While Facebook was the absolute top search of the year — as it has been for several years running — Ford topped Google's so-called trending list, representing the search terms that stood out most compared to previous web history.
Ford was followed by the late Canadian "Glee" actor Cory Monteith, who died of an overdose in July; "Fast and the Furious" actor Paul Walker, who was killed in a car crash last month; murder victim Tim Bosma; and the Boston marathon.
Nelson Mandela, royal baby, North Korea, the Harlem Shake dance craze, and Lac-Megantic rounded out the Top 10 list.
"Clearly we were engaged in Toronto's municipal politics," said Google Canada spokesman Aaron Brindle of Ford's search count.
"When we look at searches for Rob Ford we saw search activity spike back in the early spring and then again in November and this was national and in some ways international in scope."
While Ford didn't make Google's Top 10 trending list in the U.S., he was an honorary mention.
Google compiled a list of the trending male politicians based on American web searches and Ford was sixth on the list, behind Nelson Mandela, Ted Cruz, Barack Obama, Hugo Chavez and Rand Paul, but ahead of Kim Jong Un, John Kerry, John F. Kennedy and Joe Biden.
Other trending searches in 2013 for Canadian people included Chris Hadfield, Rehtaeh Parsons, Rita MacNeil, Jarome Iginla, Stompin' Tom Connors, Alice Munro and Alan Thicke. While Thicke generated the fewest headlines of the other Canadians on the list, his son Robin had a massive hit with "Blurred Lines" and he frequently found himself being asked about the tune's risque video.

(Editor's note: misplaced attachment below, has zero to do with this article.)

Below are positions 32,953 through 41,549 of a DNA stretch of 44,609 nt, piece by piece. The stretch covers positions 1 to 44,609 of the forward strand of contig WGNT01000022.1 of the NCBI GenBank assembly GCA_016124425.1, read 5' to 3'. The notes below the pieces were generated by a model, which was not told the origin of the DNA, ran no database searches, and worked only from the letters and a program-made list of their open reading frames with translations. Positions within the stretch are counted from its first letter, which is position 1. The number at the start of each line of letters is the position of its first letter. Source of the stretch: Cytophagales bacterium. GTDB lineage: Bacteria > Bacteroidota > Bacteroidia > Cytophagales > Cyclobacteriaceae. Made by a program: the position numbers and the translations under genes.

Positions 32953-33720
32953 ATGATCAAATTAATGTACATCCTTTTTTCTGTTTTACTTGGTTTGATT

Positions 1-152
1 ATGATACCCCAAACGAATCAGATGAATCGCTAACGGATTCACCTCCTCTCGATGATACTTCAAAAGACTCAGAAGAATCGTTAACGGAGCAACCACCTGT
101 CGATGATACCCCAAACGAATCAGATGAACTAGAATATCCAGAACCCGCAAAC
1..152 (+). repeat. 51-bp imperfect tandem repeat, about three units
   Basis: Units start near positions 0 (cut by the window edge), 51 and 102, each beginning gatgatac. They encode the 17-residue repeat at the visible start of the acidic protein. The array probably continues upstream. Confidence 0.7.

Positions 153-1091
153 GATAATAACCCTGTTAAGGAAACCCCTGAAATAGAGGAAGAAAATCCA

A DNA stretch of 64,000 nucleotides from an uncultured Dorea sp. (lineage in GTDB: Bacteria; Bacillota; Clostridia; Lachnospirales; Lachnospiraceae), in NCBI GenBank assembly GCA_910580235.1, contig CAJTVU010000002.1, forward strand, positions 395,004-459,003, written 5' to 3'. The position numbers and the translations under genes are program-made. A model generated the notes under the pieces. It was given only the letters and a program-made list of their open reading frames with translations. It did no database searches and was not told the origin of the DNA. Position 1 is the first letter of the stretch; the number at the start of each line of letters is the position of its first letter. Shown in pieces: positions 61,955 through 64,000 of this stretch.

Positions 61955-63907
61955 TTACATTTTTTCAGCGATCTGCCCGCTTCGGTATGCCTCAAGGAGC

Robin Thicke was the top trending musician, ahead of Miley Cyrus, Justin Timberlake, Lorde, Lou Reed, Macklemore, Bruno Mars, Beyonce, Daft Punk and Eminem.
One of the most interesting annual lists Google releases is a countdown of trending "what is" searches, which reveals what topics web searchers were keen to learn more about.
"What is twerking" topped the list, and the provocative dance was also the No. 1 "how to" search. Fracking was second on the "what is" list, followed by ricin, bbm, molly, bitcoin, Monsanto, Snapchat, EPO and DOMA.
In federal politics, Liberal Leader Justin Trudeau got the most searches, followed by Prime Minister Stephen Harper, Sen. Mike Duffy, Sen. Pamela Wallin and former astronaut turned MP Marc Garneau. NDP Leader Thomas Mulcair was tenth.
As much as Canadians couldn't get enough of Ford's antics, he still wasn't the absolute most searched for person of the year.
"You can't best the Biebs," joked Brindle, referring to pop star Justin Bieber's top ranking among people searched for in Canada in 2013.